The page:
Spiritual Success or Distress?
Quarter 4, Lesson 3

Lesson Three

The Highest Form of Service

Texts: Luke 12:42-48; 16:1-13; 1 Peter 4:10

At times a powerful, essential teaching of Jesus is based on an illustration foreign to the American culture. In our study we stressed that servants (as they existed in Jesus' day) do not exist in American society. To understand Jesus' teachings concerning servitude, we did three things. First, we understood that Jesus was born to be a servant. Second, we understood that God expects us to become servants. Third, we learned from the servant Jesus what God expects of us as servants.

When Jesus used servants to illustrate a teaching, Jewish listeners understood his illustration instantly. That does not happen when we listen to Jesus. Before we understand his lesson, we first must understand his illustration.

Jesus expects us to be God's servants. Jesus also wants us to aspire to the highest level of servitude. He wants us to be servants who function as stewards. Our concept of a steward may be too simple: a steward is a responsible, capable servant who is trusted by his master. When our grasp of stewardship is limited to that simple understanding, we miss the depth and significance of being God's steward. This lesson's objective is to expand our understanding of the role and work of a steward.

Read Luke 12:42-48. Carefully note the context of this parable. A man asked Jesus to order a brother to divide the family inheritance. Jesus warned against greed by teaching the parable of the rich fool. He told his audience not to reduce life's meaning and concerns to physical survival. He urged them to live with the alertness that quickly perceived God's actions. Peter asked, "Are you talking to us (the twelve) or to everyone?" Jesus then gave this parable. In this lesson, focus on understanding a steward's life and role.

  1. What character attributes convinced the master to make this servant a steward (verse 42)?

  2. Over whom was the steward in charge (verse 42)?

  3. What was this steward's specific responsibility (verse 42)?

  4. How could this slave receive an even greater blessing from his master (verse 43)? What does that mean?

  5. If he functioned responsibly in giving the other slaves their rations, what would the master do (verse 44)?

  6. How could this slave/steward be foolish (verse 45)?

  7. If he behaved foolishly, what would happen (verse 46)?

  8. What happened to stewards who deliberately, knowingly failed to be responsible in their stewardship (verse 47)?

  9. What happened to stewards who ignorantly failed to be responsible in their stewardship (verse 48)?

  10. What is the basic principle of stewardship (verse 48)?

Read Luke 16:1-13. The context is significant. Luke 15 taught several lessons on the nature and importance of repentance. Luke 15 closes with a parable about a prodigal son, his father, and his older brother. Luke 15 and Luke 16:1-13 deal with the essential subject of repentance. This section begins and ends with the Pharisees' reactions.

  1. What report did the rich man receive concerning his steward (verse 1)?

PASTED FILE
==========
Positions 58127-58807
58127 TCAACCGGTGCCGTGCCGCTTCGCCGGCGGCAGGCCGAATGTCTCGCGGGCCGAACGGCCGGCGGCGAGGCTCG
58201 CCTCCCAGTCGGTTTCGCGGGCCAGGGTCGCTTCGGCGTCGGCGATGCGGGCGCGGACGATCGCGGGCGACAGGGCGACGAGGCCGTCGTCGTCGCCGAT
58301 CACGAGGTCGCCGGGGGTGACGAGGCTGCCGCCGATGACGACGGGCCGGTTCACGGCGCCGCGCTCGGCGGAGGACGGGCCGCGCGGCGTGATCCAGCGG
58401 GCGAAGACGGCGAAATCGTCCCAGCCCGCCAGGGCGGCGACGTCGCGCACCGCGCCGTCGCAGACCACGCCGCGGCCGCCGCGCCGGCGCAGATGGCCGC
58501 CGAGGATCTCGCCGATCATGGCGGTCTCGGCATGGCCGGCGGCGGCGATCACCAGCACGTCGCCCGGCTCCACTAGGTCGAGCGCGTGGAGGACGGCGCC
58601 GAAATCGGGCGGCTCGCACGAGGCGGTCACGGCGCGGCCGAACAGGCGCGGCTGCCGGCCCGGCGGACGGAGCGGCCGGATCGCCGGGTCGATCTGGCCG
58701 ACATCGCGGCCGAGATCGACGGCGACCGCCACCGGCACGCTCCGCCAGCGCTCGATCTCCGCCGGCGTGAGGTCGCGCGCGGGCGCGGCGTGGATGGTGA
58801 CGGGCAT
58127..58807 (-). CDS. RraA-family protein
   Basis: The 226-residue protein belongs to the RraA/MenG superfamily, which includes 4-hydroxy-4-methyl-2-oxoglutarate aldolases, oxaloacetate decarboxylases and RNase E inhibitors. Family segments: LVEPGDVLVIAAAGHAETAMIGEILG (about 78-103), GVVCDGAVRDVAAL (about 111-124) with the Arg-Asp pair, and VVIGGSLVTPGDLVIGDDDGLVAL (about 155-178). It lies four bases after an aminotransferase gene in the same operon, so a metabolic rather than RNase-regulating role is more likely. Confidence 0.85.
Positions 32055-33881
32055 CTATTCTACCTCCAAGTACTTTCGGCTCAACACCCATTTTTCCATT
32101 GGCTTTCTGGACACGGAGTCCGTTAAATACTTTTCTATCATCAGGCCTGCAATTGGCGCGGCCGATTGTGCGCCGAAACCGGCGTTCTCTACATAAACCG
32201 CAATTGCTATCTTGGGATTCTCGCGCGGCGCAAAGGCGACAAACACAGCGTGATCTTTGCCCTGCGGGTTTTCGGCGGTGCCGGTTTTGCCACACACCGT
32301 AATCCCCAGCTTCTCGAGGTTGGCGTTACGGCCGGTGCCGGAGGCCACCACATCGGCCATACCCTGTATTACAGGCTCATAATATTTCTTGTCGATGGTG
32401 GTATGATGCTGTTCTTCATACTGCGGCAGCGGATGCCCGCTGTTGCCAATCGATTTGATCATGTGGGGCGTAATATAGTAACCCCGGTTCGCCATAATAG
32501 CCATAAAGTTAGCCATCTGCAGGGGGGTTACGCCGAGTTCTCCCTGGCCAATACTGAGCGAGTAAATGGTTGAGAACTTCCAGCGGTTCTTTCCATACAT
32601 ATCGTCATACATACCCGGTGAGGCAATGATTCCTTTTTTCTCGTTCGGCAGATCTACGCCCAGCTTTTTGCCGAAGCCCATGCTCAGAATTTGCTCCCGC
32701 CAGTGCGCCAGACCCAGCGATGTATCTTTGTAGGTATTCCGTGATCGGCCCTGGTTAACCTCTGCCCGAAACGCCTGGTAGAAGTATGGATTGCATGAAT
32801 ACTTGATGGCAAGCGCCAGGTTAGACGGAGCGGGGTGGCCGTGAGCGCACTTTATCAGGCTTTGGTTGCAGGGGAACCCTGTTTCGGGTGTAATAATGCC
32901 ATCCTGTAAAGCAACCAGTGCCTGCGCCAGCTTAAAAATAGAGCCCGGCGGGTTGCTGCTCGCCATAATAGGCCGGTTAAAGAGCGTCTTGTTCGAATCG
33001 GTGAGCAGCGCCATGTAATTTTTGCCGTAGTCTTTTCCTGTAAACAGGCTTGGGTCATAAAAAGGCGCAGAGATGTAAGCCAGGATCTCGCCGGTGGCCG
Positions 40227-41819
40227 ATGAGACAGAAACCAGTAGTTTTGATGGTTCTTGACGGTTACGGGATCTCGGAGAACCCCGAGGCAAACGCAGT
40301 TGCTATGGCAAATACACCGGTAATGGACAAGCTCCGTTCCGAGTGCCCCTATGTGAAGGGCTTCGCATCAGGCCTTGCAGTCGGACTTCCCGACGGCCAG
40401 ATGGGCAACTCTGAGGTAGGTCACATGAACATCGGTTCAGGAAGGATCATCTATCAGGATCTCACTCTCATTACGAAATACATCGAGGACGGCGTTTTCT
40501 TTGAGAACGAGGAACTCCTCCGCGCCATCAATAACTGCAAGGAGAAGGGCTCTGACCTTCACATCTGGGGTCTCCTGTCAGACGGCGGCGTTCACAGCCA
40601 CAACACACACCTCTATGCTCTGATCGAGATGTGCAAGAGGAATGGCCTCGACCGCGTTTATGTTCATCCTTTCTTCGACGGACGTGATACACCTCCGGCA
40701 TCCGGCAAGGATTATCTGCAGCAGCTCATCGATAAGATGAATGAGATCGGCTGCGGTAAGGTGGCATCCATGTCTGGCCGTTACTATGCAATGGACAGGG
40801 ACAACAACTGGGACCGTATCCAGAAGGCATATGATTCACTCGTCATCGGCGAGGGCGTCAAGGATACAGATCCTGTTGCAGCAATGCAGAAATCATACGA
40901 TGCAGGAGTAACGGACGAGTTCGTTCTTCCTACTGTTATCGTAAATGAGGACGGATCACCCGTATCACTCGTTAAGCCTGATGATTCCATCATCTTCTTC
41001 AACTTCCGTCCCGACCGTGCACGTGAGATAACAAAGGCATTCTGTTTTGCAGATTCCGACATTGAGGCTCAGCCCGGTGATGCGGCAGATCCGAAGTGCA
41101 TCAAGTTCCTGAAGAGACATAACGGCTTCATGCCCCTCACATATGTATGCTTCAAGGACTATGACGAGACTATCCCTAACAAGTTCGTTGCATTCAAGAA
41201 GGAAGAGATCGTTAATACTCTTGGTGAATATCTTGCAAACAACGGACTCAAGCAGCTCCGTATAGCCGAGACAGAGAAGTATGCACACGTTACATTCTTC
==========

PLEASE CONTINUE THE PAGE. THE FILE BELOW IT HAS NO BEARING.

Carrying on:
2. What message did the rich man send his steward (verse 2)?

  3. What honest assessment did the steward make of his situation (verse 3)? Was he honest with himself about his current situation?

  4. What was his decision (verses 4-7)? Explain his actions and his objective. Did he have the power to do this?

  5. Five points of application are made in verses 9-13. State each point.

    1. The point in verse 9:

    2. The point in verse 10:

    3. The point in verse 11:

    4. The point in verse 12:

    5. The point in verse 13:

Use the information you learned about a steward in these two parables to explain stewardship.

Two New Testament Greek words are translated steward. One means "one who is entrusted with the care or the honor of another person" in the sense of a guardian or curator. This word is found in Matthew 20:8 and Luke 8:3. The other means "one entrusted with a responsibility of the household" in the sense of a manager or superintendent. This word appears several times in the New Testament. Both words are similar in significance.

God appointed Jesus Lord and Christ at the resurrection. Jesus is the Master of all who surrender their lives to him. Christians are servants. Everything belongs to the Lord Jesus Christ. He was God's agent of creation (John 1:1-3) and God's agent of our spiritual recreation (Ephesians 2:10; 4:20-24). As servants committed to God's purposes, Christians seek to serve as responsible stewards. We use everything under our control in God's best interests. We demonstrate our trustworthiness in the manner we use material things for God's glory and purposes. If we find it difficult to use the physical and material responsibly for God's benefit, why should God entrust us with the spiritual?

A major spiritual crisis occurs if we, the servants, regard ourselves as being the owner, the master. The reality of death forever reminds Christians that we use, we do not own. We use to serve and honor the Creator, not to serve and honor ourselves. Read 1 Peter 4:10.

Link to Teacher's Guide Quarter 4, Lesson 3

Copyright © 2000
David Chadwell & West-Ark Church of Christ

previous lesson | table of contents | next lesson